Government's Lies a Matter of Convenience The Justice Department's denial of the impending resignation of Attorney General Alberto Gonzales is the latest example of government officials lying as a matter of convenience.
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Government's Lies a Matter of Convenience

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Government's Lies a Matter of Convenience

Government's Lies a Matter of Convenience

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ROBERT SIEGEL, Host:

The nation's top law enforcement official, Attorney General Alberto Gonzales, has just a few weeks left in office.

And NPR's senior news analyst Daniel Schorr has these thoughts on the end of his time at the Justice Department.

DANIEL SCHORR: His tenure in office a tissue of deception and evasion, Attorney General Alberto Gonzales found a way to tell one parting lie. When New York Times reporter Philip Shenon called the Justice Department on Saturday and again on Sunday to ask about reports that Gonzales was stepping down, a spokesman said the attorney general had authorized him to say the report was totally untrue.

In fact, the attorney general and President Bush had agreed on Friday that the resignation would be announced on Monday. Evidently, they considered premature disclosure inconvenient. Lying as a matter of convenience has become almost a conventional tactic.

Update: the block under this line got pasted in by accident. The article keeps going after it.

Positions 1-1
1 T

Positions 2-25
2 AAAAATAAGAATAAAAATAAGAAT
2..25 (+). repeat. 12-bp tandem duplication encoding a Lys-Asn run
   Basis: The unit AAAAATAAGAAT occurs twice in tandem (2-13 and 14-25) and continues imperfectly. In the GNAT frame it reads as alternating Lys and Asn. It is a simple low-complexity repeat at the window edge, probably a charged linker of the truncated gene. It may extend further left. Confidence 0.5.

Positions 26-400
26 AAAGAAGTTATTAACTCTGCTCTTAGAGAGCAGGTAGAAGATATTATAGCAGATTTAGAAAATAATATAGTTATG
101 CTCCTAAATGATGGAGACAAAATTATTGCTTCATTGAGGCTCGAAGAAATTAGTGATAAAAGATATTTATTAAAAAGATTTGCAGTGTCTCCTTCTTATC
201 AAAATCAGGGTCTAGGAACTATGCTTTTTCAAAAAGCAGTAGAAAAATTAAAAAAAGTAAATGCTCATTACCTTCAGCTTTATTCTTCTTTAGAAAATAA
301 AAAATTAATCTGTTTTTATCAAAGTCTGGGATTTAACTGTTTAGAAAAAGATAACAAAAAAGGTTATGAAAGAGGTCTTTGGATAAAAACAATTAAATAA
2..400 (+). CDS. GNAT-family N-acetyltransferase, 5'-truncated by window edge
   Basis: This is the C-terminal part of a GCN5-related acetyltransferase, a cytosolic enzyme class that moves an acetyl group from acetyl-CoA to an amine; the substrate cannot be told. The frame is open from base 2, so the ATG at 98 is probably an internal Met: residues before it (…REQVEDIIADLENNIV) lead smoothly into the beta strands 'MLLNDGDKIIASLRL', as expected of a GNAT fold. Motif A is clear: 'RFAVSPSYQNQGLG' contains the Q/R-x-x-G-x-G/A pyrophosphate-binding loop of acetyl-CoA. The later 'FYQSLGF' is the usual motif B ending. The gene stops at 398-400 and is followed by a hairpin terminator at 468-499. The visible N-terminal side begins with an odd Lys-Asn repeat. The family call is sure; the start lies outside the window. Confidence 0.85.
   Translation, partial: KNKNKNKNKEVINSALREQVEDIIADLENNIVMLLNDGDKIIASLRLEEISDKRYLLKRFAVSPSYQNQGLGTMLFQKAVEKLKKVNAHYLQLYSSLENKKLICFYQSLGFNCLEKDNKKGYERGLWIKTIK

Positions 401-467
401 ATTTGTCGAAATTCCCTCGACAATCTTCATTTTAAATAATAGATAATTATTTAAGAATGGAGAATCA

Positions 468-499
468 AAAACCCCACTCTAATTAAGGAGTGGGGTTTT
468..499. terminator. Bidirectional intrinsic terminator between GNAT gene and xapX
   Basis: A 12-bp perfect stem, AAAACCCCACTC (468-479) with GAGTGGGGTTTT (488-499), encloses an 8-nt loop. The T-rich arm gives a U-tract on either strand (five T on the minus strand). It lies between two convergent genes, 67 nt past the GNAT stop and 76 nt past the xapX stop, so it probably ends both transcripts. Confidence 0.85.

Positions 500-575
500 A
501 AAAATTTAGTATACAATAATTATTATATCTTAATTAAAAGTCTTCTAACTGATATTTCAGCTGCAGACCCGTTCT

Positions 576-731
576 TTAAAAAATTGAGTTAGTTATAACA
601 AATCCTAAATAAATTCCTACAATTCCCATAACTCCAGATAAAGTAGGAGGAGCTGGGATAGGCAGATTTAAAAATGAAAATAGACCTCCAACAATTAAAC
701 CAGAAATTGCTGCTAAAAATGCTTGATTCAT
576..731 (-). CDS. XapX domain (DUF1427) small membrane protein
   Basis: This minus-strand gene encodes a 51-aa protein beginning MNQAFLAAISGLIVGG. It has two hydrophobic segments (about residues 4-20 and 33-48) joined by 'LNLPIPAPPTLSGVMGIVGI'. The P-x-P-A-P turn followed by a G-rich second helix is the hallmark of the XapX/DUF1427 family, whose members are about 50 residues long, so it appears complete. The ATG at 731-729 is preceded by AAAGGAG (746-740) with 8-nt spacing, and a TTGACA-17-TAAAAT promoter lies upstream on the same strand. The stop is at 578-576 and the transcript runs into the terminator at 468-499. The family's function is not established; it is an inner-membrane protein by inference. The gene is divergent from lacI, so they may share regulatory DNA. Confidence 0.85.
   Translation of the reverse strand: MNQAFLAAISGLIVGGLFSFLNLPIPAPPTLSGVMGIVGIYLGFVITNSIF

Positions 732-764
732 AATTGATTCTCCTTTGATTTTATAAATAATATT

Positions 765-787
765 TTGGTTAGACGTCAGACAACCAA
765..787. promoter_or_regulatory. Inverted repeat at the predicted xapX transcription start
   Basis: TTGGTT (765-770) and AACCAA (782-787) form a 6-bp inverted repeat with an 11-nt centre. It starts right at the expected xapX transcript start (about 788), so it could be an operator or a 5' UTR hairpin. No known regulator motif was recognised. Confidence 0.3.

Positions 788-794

On November 1st last year, just before the mid-term elections, President Bush said that Defense Secretary Donald Rumsfeld, who was under fire, would stay on. On November 8th, after the election, the president announced Rumsfeld's resignation, saying he had not wanted to inject a major decision about the Iraq war into the final days of the campaign.

What is astonishing about these lies is that they are treated as routine instruments of governing, no reason to apologize. I'm not speaking of lies to shield military action, in the cases of both the Reagan era invasion of Granada and the Bush Senior invasion of Panama, nor need much be said about the Clinton lies about his sexual activities that got him impeached.

A vintage case of mendacity was Nixon and Watergate, and the statement of White House spokesman Ron Ziegler that previous denials of involvement had become inoperative. But routine mendacity appears to be on the increase. In my earlier days as a reporter, I became acquainted with the no comment as a way of parrying undesired questions.

But no comment became less useful in the television age, where people could judge the manner in which it was said. What is astonishing is that deliberate lies are told by people who espouse values that are supposed to include honesty.

This is Daniel Schorr.

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